This article is more than 1 year old
Dark Fibre: Reg man plunges into London's sewers to see how pipe is laid
We'll let him back in the office at some point
Deep Dive We’ve all seen it and we’ve all cursed it. Whether you’re stuck in traffic or grimacing over the noise, digging up the roads to enhance or extend our communications pipelines is disruptive and causes frustrating transport delays. In oh so many ways, infrastructure in the UK is going down the toilet and for the likes of dark fibre outfit Zayo, this is all part of the plan.
The Northern Outfall Sewer at Wick Lane also plays host to er, data dumps
With its HQ in Colorado, Zayo has made several acquisitions on this side of the pond in recent years with AboveNet in 2012 establishing its original London footprint. In 2014 it went national when it acquired Geo which brought with it access to 1,800 miles of fibre and a further 2,100 miles in Europe.
Owning Geo also took the company underground and into London’s Victorian sewers where 100 miles of dark fibre are routed around the capital without so much as a JCB or pneumatic drill in sight.
The company has other cities in its portfolio of Metro networks including a 350 mile route of dark fibre around Paris following its acquisition of Neo Telecoms, also in 2014. So that’s Geo, Neo and Zayo – you couldn’t make it up.
It’s not every day you get invited to descend into bowels of London’s waterways but here was an opportunity to see just how this Zayo’s latest assets pan out with a visit to the Thames Water Wick Lane Depot in Bow, East London.
Wick Lane hall of fame: artesfacts through the ages. In recent decades, a lot of spoons find their way into the sewers, disposed of by drug addicts – click for a larger image
Known as the Northern Outfall sewer it was constructed in 1862-3 as part of the design for the Metropolitan Board of Works by its chief engineer Sir Joseph Bazalgette. Showing remarkable foresight, Bazalgette not only worked out the diameter of the pipework required – by calculating densest population needs and making ample allowances for each person – he then doubled this diameter. He remarked, “Well, we're only going to do this once and there's always the unforeseen.”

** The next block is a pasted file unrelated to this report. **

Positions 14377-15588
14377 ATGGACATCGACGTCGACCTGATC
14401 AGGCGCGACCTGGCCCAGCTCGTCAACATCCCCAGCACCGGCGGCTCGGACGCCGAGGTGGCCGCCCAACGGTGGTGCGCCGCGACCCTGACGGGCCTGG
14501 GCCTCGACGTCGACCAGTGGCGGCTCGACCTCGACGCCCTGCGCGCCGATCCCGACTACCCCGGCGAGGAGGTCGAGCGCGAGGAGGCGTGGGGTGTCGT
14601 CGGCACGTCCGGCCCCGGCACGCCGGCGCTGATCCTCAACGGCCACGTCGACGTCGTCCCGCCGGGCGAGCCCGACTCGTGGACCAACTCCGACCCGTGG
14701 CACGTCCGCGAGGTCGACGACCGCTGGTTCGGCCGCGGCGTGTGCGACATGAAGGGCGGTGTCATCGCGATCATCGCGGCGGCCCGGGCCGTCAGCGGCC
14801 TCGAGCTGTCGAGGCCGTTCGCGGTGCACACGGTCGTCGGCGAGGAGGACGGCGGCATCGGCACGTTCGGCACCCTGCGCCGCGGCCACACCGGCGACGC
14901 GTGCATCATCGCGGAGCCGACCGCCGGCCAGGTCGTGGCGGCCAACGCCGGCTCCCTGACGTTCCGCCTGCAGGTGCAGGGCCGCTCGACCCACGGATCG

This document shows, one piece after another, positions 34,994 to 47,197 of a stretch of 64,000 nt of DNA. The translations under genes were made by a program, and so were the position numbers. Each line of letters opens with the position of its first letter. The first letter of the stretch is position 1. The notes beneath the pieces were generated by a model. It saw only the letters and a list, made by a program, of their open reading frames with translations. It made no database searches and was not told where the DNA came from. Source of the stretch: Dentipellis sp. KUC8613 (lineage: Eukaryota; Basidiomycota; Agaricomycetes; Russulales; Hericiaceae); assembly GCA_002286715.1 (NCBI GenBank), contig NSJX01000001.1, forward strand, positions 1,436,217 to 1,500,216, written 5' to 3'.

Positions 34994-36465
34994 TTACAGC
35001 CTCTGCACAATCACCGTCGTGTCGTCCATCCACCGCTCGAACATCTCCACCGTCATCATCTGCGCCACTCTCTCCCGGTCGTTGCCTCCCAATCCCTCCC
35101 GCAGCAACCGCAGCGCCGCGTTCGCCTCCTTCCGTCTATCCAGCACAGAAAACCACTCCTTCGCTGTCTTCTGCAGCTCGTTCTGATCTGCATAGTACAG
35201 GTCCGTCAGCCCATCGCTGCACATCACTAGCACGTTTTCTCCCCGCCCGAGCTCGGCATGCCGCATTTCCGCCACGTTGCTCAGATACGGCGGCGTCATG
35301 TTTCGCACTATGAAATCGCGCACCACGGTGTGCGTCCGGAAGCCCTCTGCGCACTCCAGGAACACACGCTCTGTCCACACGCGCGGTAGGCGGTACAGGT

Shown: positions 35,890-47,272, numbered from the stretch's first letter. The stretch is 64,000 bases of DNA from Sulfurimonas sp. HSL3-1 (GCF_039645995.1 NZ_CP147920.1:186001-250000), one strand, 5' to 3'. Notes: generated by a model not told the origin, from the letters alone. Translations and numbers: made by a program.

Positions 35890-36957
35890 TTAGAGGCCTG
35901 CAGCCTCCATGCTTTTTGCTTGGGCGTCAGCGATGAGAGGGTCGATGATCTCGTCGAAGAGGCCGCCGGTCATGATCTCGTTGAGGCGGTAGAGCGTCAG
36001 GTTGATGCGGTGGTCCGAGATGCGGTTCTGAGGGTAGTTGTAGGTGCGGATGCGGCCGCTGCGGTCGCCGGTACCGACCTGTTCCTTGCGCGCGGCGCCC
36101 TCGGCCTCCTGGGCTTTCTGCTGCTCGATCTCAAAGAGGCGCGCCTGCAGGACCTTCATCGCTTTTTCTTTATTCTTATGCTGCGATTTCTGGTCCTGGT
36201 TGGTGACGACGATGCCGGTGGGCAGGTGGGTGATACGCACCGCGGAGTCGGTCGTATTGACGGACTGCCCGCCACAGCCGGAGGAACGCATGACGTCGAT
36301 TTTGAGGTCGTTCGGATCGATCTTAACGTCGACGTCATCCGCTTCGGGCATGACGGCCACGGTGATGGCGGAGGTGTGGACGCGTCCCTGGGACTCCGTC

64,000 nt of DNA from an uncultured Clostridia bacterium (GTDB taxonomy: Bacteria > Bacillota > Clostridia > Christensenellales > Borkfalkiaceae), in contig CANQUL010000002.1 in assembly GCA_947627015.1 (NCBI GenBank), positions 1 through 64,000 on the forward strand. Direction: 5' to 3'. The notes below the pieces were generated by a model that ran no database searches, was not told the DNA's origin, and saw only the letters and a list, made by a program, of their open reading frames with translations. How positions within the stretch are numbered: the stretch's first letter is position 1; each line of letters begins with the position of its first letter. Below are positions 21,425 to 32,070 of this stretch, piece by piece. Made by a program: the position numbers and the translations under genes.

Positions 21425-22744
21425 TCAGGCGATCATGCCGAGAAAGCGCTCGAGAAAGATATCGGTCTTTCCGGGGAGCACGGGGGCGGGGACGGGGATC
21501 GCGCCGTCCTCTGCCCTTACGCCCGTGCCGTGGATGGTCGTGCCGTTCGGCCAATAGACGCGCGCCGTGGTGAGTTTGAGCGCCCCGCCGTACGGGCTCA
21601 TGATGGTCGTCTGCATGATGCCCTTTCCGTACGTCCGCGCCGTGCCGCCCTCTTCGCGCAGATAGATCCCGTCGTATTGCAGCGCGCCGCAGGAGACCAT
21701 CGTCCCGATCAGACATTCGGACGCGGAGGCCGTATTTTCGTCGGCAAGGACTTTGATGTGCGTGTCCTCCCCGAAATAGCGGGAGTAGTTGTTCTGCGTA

A visitor suits up: woolly socks and wellies abound
Certainly, if only his initial calculations had been utilised, the rise of the tower block 100 years later would have resulted in London’s sewers overflowing by the 1960s. 150 years on, apart fom the odd fatberg, all is well down the tubes and there’s enough space to accommodate more than an expanding population of city dwellers relieving themselves, as amid the brown fibres, dark fibre now clings to the walls.
First things first though. Zayo’s irresistible invitation to walk around knee-deep in the capital’s crap is not simply a case of pulling on some wellies and flipping open a man-hole. Well, actually, it is but not until you’ve signed a declaration that you can go up and down ladders without getting wobbly, are physically fit, weigh less than 18.5 stone and can cope with an industrial scale scatological excursion.
Suiting up involves a fair few layers. First off is the disposable white jump suit, you then pull on thick socks and rubber waders that cover the whole length of each leg. A safety harness is strapped on and you get two pairs of gloves. Take off the bulbous red ones and with the blue gloves you’re wearing underneath you can just about operate a camera. Click: Wish you were here…